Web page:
Southern University and Agricultural and Mechanical College in Baton Rouge is set to make strides in Louisiana’s legal marijuana industry as the institution’s plan to launch a new medical marijuana program moved forward following a recent Board of Supervisors vote.
Dr. Janana Snowden
The 12-3 vote on May 25 approving a contract with pharmaceutical-grade marijuana products company Advanced Biomedics, LLC will establish a partnership with Southern University Agricultural Research and Extension Center (SU Ag Center) to cultivate and produce medical marijuana at Southern’s research facilities.
“This is a momentous event,” said Dr. Bobby R. Phills, chancellor of the SU Ag Center and dean of the College of Agricultural, Family and Consumer Sciences. “We are extremely excited to be able to provide good quality medicine for the citizens of Louisiana.”
Southern will receive more than $6 million over five years for the program, and the contract with Louisiana-based Advanced Biomedics will be allowed to automatically renew for two additional five-year periods “unless there is cause to terminate,” the school said in news release.
The move is historic for the HBCU, as it is the first to offer a program about legal cannabis. Southern is one of only two public universities in the nation – along with Louisiana State University – to legally research and grow marijuana in their facilities, Mic reported.
As land-grant institutions, Southern and LSU received a “right of first refusal to be licensed, either separately or jointly, as the production facility for medical marijuana in the state of Louisiana” under the state’s Senate Bill 271 passed in 2016. Southern submitted a letter to participate as a producer in August 2016.
Overseeing the medical marijuana program is the SU Ag Center, the fifth campus in the Southern University System that specializes in livestock and agricultural research and community education.
Dr. Janana Snowden, director of SU Ag Center’s Southern Institute for Medicinal Plants (SIMP), said alumni and the community have been “very supportive and positive during this endeavor.”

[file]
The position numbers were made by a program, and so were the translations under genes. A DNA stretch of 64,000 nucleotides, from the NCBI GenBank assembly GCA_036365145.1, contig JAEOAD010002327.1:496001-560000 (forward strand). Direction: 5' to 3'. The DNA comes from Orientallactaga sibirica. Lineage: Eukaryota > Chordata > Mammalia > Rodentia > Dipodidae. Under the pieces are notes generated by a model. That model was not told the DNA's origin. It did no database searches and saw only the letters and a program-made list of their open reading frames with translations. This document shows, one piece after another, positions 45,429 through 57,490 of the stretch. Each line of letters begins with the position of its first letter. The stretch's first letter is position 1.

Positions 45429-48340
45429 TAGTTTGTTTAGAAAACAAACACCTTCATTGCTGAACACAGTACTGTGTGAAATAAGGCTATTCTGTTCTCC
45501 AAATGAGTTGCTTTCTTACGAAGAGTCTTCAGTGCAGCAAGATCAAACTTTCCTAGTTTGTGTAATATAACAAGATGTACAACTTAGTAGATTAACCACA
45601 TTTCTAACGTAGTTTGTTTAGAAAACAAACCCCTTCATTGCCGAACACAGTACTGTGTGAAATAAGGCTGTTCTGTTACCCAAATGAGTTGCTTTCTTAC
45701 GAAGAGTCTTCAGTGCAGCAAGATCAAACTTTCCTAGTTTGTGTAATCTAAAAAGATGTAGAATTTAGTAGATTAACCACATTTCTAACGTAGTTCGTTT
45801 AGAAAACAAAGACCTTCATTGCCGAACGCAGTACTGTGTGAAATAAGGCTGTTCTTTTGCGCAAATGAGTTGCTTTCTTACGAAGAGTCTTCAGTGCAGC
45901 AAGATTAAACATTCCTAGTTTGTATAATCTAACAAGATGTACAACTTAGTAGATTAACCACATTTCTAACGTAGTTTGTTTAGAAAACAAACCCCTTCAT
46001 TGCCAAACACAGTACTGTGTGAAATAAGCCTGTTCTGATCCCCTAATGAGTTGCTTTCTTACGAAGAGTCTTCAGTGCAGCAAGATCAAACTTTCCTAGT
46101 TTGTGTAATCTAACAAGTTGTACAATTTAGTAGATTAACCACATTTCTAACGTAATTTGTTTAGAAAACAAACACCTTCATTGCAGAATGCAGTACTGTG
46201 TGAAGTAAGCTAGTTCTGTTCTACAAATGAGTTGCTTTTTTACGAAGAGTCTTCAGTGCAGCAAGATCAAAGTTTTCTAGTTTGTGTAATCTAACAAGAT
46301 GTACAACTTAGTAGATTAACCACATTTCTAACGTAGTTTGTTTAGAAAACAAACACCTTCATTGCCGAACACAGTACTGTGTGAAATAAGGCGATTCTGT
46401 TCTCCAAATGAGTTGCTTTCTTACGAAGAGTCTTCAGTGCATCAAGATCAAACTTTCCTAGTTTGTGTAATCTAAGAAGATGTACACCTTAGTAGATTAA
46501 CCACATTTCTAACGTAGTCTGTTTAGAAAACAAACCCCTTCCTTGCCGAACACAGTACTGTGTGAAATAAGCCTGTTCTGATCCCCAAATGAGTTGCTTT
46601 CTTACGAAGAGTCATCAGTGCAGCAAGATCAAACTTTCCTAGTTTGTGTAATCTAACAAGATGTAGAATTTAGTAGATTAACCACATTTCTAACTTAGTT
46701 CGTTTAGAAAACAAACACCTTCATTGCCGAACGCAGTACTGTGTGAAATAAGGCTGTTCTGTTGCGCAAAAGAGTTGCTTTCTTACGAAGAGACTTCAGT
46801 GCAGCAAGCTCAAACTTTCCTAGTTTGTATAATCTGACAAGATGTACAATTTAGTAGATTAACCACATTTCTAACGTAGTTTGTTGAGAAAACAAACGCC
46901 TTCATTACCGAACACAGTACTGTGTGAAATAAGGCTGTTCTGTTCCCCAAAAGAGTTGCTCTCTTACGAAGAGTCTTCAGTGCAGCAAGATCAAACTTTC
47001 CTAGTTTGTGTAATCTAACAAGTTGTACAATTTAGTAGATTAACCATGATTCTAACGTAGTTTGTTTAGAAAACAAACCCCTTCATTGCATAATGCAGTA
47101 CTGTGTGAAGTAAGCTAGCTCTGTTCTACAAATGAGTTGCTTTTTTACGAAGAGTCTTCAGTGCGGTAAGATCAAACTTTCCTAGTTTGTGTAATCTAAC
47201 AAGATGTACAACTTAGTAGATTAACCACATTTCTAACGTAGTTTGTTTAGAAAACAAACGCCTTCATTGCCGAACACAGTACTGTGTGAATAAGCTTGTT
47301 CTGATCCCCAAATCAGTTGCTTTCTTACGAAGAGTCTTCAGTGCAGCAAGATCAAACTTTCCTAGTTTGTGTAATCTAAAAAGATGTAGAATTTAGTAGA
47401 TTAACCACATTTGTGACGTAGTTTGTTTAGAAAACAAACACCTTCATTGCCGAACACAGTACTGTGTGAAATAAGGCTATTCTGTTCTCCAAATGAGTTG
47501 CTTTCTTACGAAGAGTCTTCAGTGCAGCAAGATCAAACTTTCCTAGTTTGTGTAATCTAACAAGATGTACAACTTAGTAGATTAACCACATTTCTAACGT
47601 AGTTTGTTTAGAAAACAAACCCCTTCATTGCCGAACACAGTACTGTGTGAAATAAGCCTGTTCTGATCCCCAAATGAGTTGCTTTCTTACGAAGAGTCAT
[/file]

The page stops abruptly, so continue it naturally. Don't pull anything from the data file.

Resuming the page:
A challenge for the program, though, will be “one of education,” she said, as researchers and scientists are working to help people understand the beneficial effects and medicinal properties of cannabis as it relates to developing medicines to treat various illnesses.
“There is a need to get physicians on board to recommend medical cannabis to patients and getting everyday citizens to understand that cannabis can be used as a medicine rather than a drug,” Snowden said. “The SU Ag Center is in the process of developing several informational items to assist in educating the public on the benefits of pharmaceutical-grade medicine derived from cannabis plants. Also, this program would help to propel HBCUs into the arena of formulating and developing medicine.”
While students may not work in Southern’s new program, university researchers and those hired by Advanced Biomedics will participate in and operate the program. However, Advanced Biomedics will support research initiatives at the university by providing resources to train students in developing medicine from other non-cannabis medical plants through SIMP, Snowden said.
In addition to making quality medicine to treat the critically ill, Snowden said the program will lead to endowed chairs and professorships, partnerships with private organizations and foundations, the purchase of “state-of-the-art” equipment and “the strengthening of our academic course offerings.”
Phills added that the “groundbreaking research opportunity” would provide revenue for Southern and foster economic development in North Baton Rouge. According to a factbook by Denver-based Marijuana Business Daily, sales projections for legal marijuana are expected to be $10 billion this year and increase to $22 billion by 2022.
Additionally, the university will receive a $1-million signing bonus for each contract renewal with Advanced Biomedics.
The Southern University Ag Center is awaiting the completion of background checks into Advanced Biomedics by the Louisiana Department of Agriculture and Forestry before construction can begin on a planned production facility on a 176-acre plot in Baker, La., 11 miles from Southern’s Baton Rouge campus.
Once the facility is completed, Southern will employ more than 40 staffers to grow, manufacture and distribute pharmaceutical-grade medicines from the cannabis plants.
Medical marijuana products cultivated by the university will be available in state dispensaries in early 2019.
Tiffany Pennamon can be reached at email@example.com. You can follow her on Twitter @tiffanypennamon.